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King Crimson - The ConstruKction Of Light CD (album) cover


King Crimson


Eclectic Prog

3.14 | 771 ratings

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Sean Trane
Special Collaborator
Prog Folk
2 stars 2.5 stars really!!

The double trio era only lasted so long, and by the turn off the century/millennium, Crimson was reduced to a quartet, but not exactly the one wished for. Indeed both Bruford and Levin are gone, but it didn't really appear as a permanent move back then, because as the title indicates, this album is a bit the continuation of the different ProjeKcts discs/albums, which saw many different formations of the double-trio line-ups, some without Fripp. Rest assured Fripp is still part of this KC line-up, but then again, this album is so heavy (as in slow and heaeaeavyyyyyyy >> weighs like a ton in your ears) that you'd wish he wasn't part of it. But he is, and there is no mistaking about it: Half the tracks sound like rehash of Crafty League of Gentlemen or his other forms acoustic guitar clubs, while the rest can be linked with the Wetton-era Crimson, mainly on the huge riffing. Hiding behind a construction of eclipse light artwork filled with grey and midnight blue, if Trey Gunn holds its own, I find that Matselotto's drumming very average, if not downright shocking at times. Hey, Bill, I'll double your wages....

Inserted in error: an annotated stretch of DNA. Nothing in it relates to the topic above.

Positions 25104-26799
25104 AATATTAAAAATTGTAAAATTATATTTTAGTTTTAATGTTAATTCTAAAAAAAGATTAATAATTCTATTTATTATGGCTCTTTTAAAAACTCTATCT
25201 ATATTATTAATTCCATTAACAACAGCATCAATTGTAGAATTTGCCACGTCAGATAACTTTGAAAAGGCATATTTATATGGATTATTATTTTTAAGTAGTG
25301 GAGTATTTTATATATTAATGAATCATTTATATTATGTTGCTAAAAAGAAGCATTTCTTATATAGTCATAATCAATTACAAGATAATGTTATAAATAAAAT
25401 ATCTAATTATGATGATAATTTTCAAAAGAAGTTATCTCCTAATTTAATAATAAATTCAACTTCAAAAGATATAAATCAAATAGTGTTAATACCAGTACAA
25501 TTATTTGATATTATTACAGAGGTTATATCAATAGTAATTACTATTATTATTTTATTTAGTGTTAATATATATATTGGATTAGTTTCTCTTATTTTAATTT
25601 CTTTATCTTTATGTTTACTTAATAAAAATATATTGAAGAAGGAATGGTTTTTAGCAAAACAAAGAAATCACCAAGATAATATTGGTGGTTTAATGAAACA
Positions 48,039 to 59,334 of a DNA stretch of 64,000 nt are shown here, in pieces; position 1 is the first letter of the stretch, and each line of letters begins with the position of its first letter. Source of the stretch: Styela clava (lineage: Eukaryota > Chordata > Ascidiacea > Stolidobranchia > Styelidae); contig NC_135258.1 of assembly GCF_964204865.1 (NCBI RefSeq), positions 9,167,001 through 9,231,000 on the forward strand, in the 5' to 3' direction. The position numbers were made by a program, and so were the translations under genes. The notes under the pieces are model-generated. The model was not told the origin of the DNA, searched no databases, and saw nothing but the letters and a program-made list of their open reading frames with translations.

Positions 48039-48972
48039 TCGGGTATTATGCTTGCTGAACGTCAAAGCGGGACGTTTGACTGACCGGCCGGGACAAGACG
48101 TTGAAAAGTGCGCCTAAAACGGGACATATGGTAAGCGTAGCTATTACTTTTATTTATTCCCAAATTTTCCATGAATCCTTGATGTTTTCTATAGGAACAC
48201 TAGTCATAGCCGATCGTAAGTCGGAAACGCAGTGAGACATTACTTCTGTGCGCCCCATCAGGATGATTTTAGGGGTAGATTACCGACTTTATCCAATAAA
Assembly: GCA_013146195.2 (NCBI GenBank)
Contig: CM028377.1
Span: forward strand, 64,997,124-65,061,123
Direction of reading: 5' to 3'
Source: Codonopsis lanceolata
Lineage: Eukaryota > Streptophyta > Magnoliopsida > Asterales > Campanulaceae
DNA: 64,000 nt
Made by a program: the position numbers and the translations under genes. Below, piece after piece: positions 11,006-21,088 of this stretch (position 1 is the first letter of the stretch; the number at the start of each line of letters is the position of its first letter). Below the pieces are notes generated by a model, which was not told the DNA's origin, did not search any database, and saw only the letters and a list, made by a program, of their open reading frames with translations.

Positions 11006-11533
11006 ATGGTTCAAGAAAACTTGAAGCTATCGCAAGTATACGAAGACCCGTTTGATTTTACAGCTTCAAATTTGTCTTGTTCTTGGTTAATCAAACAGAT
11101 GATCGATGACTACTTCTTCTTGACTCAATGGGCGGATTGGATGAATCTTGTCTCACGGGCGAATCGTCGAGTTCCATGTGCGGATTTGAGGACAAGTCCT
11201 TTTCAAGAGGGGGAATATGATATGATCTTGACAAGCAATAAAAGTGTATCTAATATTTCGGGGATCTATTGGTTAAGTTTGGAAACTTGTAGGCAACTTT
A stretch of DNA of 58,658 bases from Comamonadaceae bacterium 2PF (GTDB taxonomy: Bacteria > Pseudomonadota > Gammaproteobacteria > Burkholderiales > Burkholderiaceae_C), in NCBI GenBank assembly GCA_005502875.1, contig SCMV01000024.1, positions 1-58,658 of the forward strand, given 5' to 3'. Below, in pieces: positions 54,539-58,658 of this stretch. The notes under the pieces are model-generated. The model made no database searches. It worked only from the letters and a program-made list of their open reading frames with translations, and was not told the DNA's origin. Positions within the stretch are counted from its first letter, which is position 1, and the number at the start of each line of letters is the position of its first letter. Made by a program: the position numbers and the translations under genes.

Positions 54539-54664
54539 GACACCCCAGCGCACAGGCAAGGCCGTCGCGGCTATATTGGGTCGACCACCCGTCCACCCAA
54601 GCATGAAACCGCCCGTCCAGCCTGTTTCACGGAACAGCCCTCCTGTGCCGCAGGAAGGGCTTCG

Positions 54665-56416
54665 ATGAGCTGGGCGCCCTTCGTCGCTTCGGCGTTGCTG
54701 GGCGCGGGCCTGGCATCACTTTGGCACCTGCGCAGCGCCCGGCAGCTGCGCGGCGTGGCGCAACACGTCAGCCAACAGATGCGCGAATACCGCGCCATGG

Beyond the atrocious ProzaKc Blues, probably the most indigestible Crimson track ever, the title track, which besides its weird intro is a Crafty League work, while tracks like Frying Pan or Oyster Soup are more reminiscent of Thrakk or Red, partly due to the huge riffs, but in Frying Pan, the drums is definitely not Bruford's!! I doubt Bill would've dared such an ordinary binary pattern and the rest of the band being so obtuse, sounding like a troubled muddied soup.

Of course FraKctured can only draw comparisons with the SABB instrumental, rightly so, there are similarities and familiarities, enough to wonder what would be the point of reworking this piece outside of a live setting and releasing it as a studio track. Nevertheless, this is probably my fave track on this album, especially in the quieter arpeggios, where you'd swear Phillips Rutherford where around. In the same manner Lark's part IV can only draw comparisons with the first three, and you know it will, so the album is forcibly taking an upward curve. Linked to this rework is a weird short Coda, where Belew's dreams of peace find some sonic support, but it's a bit too bad it's all too distorted byeffects. But on another side this avoids Belew sounding like the pretentious bono. Only the closing Heaven and Earth and its ultra repetitive riff with a mellotron outro

Not really Crimson's best album (almost the opposite), I find TCOL is relying too much on elements of the past (and most notably winking at the Wetton-era) with these two elongated tracks. The real fresh material is left to be found in the excrutiatingly bad opener and in the so-called ProjeKct X trazck that closes the album.

Sean Trane | 2/5 |


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